Poland's national currency weakest in years

The Polish zloty on Friday hit the lowest level against the euro in 12 years amid the central bank's dovish stance of keeping interest rates low.

"Local factors have been playing an increasing role in shaping the Polish currency's exchange rates," PAP was told by Wojciech Stepien, an economist with the BNP Paribas bank.

According to him, the first factor is the dovish stance of the central bank which keeps interest rates low to promote loans and support exporters benefiting from the week national currency.

"The second is the uncertainty surrounding the upcoming ruling by the Supreme Court on legal issues concerning foreign currency loans," he said.

Almost a million Polish consumers who held mortgages denominated in foreign currencies, especially the Swiss franc, were hit by an unexpected appreciation of the Swiss currency several years ago which, in some cases, doubled their outstanding debt.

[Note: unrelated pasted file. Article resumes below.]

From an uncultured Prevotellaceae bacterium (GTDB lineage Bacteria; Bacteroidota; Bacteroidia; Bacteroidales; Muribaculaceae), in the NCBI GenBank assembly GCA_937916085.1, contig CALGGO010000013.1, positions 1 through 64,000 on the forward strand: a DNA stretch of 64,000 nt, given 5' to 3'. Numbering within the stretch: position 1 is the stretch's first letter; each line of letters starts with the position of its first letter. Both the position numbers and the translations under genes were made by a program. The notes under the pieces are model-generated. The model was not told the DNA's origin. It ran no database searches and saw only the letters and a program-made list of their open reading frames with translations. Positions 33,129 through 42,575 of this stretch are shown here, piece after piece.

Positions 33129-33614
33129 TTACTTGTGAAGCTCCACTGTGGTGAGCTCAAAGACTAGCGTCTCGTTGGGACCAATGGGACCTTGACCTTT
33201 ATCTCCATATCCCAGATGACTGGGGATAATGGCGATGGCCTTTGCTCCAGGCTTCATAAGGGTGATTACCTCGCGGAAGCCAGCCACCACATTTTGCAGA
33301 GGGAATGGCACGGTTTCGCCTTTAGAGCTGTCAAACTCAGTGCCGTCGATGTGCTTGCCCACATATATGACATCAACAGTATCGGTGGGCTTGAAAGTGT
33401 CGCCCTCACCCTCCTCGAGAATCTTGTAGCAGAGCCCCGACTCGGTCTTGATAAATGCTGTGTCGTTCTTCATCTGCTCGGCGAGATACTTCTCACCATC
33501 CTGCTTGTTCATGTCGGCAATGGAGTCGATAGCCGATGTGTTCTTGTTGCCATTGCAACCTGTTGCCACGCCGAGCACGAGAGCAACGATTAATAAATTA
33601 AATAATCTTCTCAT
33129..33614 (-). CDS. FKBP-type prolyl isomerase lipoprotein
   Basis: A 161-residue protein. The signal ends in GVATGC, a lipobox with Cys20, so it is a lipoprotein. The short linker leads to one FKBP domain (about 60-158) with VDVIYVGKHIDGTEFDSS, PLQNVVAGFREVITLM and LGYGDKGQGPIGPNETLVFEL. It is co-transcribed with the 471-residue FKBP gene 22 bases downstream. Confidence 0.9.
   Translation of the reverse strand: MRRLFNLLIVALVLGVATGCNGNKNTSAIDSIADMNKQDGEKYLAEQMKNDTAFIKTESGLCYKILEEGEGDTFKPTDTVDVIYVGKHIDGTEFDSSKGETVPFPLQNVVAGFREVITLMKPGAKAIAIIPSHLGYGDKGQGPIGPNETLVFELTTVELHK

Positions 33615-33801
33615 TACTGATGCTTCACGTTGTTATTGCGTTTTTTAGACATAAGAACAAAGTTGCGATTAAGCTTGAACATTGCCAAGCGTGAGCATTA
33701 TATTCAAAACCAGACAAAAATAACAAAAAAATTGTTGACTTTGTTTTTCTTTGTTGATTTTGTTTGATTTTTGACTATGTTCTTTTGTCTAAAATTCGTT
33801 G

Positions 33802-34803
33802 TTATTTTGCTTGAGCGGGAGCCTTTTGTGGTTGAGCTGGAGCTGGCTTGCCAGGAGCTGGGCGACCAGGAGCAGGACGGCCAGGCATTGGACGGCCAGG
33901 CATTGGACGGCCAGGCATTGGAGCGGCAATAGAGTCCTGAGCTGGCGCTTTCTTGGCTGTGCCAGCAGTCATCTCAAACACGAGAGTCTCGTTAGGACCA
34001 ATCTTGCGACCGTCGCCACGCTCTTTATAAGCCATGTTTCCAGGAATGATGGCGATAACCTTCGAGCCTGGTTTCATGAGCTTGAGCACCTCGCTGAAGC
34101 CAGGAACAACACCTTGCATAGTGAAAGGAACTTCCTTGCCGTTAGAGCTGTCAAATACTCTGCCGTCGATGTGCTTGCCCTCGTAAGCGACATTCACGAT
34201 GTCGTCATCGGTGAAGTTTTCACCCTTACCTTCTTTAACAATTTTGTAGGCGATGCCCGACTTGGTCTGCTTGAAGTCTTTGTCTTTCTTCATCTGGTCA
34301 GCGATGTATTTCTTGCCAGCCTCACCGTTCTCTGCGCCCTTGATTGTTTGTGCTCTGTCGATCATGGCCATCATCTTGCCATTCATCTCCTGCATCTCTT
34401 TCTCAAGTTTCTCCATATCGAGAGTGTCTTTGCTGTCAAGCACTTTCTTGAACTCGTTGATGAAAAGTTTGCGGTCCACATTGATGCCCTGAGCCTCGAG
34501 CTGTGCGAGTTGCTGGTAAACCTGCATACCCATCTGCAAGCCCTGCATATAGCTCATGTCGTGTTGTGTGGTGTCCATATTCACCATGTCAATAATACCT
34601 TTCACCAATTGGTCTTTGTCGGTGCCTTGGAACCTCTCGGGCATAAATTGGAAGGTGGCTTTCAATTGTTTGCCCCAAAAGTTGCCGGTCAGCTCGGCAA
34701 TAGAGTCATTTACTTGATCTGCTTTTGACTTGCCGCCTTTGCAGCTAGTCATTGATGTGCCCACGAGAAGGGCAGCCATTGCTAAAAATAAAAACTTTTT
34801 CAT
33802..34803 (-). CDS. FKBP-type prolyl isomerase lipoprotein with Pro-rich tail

If the Supreme Court ruling, expected on April 13, is unfavourable to the banks, they could face huge losses, putting a strain on the country's banking system.

Stepien said the National Bank of Poland's approach was increasingly diverging from that of its peers in other countries "which have been changing their policy towards a more hawkish one."

"Additionally, other central banks seem concerned about rising inflation," he added.

Poland's inflation rate is one of the highest in Europe and is now approaching 3 percent, but the National Bank of Poland has ruled out any interest rate hikes for the time being.

On Friday, the PLN/EUR exchange rate nearly touched 4.65, a level last seen in 2009. The Swiss franc was worth 4.19 zlotys, but in 2008, when Polish banks strongly promoted mortgages denominated in Swiss francs, the Swiss currency was worth as little as 2 zlotys.